No Standing Still On The Upward Journey To Redemption



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    Shifra Vepua

    No Standing Still On The Upward Journey To Redemption

    Two men are climbing a mountain and one of them slips and falls. The one on top screams, “Oy vey, are you alive?”  “Yes, I’m alive.” “Did you break your legs?” “No, my legs are fine.” “Did you break your arms?” “No, my arms are fine • Full Article

    BEGIN WITH A GRIN
    Two men are climbing a mountain and one of them slips and falls. The one on top screams, “Oy vey, are you alive?”  “Yes, I’m alive.” “Did you break your legs?” “No, my legs are fine.” “Did you break your arms?” “No, my arms are fine.” “That’s great, so you can climb back up!”
    “Sorry, I can’t.” “Why not?” “I’m still faaaaalling.”

    KNOWING UP FROM DOWN
    The story of Yehuda and Tamar gets an entire chapter in parshas Vayeishev. It’s a story which leads to the birth of
    twins, Peretz and Zorach; and Moshiach comes from Peretz (speedily in our days).
    The entire hard-to-swallow story happened in a place called Timnah. Where is Timnah? How many Timnahs are
    there? And why should we care?
    In the parsha it says, “And it was told to Tamar, saying, ‘Behold, your father in law is going up to Timnah to shear his
    sheep.’” Rashi says, “is going up to Timnah: In connection with Shimshon, however, it says (Shoftim 14:1): ‘And
    Shimshon went down to Timnah.’ It was situated on a mountain slope, so that they would go up to it from here and
    go down to it from there.”
    It would seem that Rashi wants to resolve the contradiction about how one gets to Timnah. But the Rashi is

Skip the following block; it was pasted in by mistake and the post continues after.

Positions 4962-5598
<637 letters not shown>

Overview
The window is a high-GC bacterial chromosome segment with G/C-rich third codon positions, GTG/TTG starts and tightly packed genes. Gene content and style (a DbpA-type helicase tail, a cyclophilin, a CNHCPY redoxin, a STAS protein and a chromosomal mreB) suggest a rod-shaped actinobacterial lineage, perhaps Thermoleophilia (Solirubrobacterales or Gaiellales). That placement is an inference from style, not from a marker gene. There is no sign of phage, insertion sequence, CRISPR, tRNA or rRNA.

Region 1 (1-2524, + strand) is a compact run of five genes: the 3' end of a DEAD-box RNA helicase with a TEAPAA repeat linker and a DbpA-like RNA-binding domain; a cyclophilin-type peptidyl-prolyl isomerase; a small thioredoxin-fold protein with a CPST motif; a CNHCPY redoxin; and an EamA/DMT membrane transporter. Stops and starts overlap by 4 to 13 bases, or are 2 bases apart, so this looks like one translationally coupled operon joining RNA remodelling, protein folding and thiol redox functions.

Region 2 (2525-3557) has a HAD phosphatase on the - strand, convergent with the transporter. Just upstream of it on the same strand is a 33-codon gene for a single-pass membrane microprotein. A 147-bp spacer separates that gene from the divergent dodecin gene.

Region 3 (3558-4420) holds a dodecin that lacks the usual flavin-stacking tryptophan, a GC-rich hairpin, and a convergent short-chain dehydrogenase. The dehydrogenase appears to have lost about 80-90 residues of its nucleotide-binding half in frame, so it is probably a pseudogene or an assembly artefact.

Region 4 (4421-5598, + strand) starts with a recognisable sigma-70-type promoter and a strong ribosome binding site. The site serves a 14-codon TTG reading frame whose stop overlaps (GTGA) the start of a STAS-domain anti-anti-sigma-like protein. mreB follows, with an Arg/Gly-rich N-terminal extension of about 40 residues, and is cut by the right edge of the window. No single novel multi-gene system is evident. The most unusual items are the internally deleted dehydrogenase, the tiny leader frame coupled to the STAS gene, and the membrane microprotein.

altogether strange! First of all, why is Rashi commenting now? If there is a contradiction between Chumash Bereishis
    and Sefer Shoftim, let’s wait until the “ben chameish l’mikra” gets to Shoftim. When he has the question, Rashi can
    answer him. Why tire the reader with questions he doesn’t have now?
    Second, if Rashi wants to discuss Timnah now, he could have done so in the previous verse where the contradiction
    first comes up! In the previous verse it says, “and he went up [to watch] over his sheep-shearers he and Chirah, his
    Adulamite friend to Timnah.”
    Furthermore, it’s not like this is an ingenious idea of the Rishonim; the question and the answer in Rashi come from
    the Gemara, and not only in Talmud Bavli but even in Talmud Yerushalmi. In both Talmuds we find additional
    reasons for the difference in wording that appear even before the reason that Rashi chose. For example, “Shimshon,
    who was degraded there, it says he went down; Yehuda who was elevated there, it says he went up. Another reason
    (proven from verses in Sefer Yehoshua) is that “there were two Timnahs, one on a downward incline, the other on
    an upward incline.” So, why did Rashi pick the third reason?
    And the question of all questions is what madman builds a city on the slope of a mountain?
    The advantage of a city built at the base of a mountain is obvious; it makes the place more accessible. It’s easy to
    reach it. There’s no need to climb. This enables business with other cities. (It’s not for naught that New York is an